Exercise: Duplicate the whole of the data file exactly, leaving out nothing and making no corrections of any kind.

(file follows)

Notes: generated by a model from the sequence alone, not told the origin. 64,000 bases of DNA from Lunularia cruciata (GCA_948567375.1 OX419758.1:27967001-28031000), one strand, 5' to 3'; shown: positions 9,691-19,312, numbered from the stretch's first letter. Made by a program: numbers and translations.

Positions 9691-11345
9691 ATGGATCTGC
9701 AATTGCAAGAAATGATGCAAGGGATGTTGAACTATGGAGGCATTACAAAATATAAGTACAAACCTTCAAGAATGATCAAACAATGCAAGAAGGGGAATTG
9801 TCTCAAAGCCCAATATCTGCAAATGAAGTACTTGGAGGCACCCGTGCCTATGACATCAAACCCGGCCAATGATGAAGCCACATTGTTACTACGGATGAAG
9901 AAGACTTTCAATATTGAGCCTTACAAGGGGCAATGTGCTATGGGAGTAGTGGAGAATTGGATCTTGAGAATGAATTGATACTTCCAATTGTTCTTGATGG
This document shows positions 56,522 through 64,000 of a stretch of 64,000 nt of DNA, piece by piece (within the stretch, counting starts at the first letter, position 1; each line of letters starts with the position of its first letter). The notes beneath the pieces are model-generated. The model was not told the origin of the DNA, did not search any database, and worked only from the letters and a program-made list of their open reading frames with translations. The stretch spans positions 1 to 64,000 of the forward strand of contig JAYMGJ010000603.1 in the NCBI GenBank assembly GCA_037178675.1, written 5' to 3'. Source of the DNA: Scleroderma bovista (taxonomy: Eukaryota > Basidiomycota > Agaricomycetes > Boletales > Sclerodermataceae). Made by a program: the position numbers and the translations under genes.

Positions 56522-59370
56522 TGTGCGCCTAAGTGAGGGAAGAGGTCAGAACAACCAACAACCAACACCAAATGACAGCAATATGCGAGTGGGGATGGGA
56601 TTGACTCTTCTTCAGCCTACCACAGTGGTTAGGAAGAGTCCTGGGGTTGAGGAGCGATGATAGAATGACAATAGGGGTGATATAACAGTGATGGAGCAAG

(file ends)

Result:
Notes: generated by a model from the sequence alone, not told the origin. 64,000 bases of DNA from Lunularia cruciata (GCA_948567375.1 OX419758.1:27967001-28031000), one strand, 5' to 3'; shown: positions 9,691-19,312, numbered from the stretch's first letter. Made by a program: numbers and translations.

Positions 9691-11345
9691 ATGGATCTGC
9701 AATTGCAAGAAATGATGCAAGGGATGTTGAACTATGGAGGCATTACAAAATATAAGTACAAACCTTCAAGAATGATCAAACAATGCAAGAAGGGGAATTG
9801 TCTCAAAGCCCAATATCTGCAAATGAAGTACTTGGAGGCACCCGTGCCTATGACATCAAACCCGGCCAATGATGAAGCCACATTGTTACTACGGATGAAG
9901 AAGACTTTCAATATTGAGCCTTACAAGGGGCAATGTGCTATGGGAGTAGTGGAGAATTGGATCTTGAGAATGAATTGATACTTCCAATTGTTCTTGATGG
This document shows positions 56,522 through 64,000 of a stretch of 64,000 nt of DNA, piece by piece (within the stretch, counting starts at the first letter, position 1; each line of letters starts with the position of its first letter). The notes beneath the pieces are model-generated. The model was not told the origin of the DNA, did not search any database, and worked only from the letters and a program-made list of their open reading frames with translations. The stretch spans positions 1 to 64,000 of the forward strand of contig JAYMGJ010000603.1 in the NCBI GenBank assembly GCA_037178675.1, written 5' to 3'. Source of the DNA: Scleroderma bovista (taxonomy: Eukaryota > Basidiomycota > Agaricomycetes > Boletales > Sclerodermataceae). Made by a program: the position numbers and the translations under genes.

Positions 56522-59370
56522 TGTGCGCCTAAGTGAGGGAAGAGGTCAGAACAACCAACAACCAACACCAAATGACAGCAATATGCGAGTGGGGATGGGA
56601 TTGACTCTTCTTCAGCCTACCACAGTGGTTAGGAAGAGTCCTGGGGTTGAGGAGCGATGATAGAATGACAATAGGGGTGATATAACAGTGATGGAGCAAG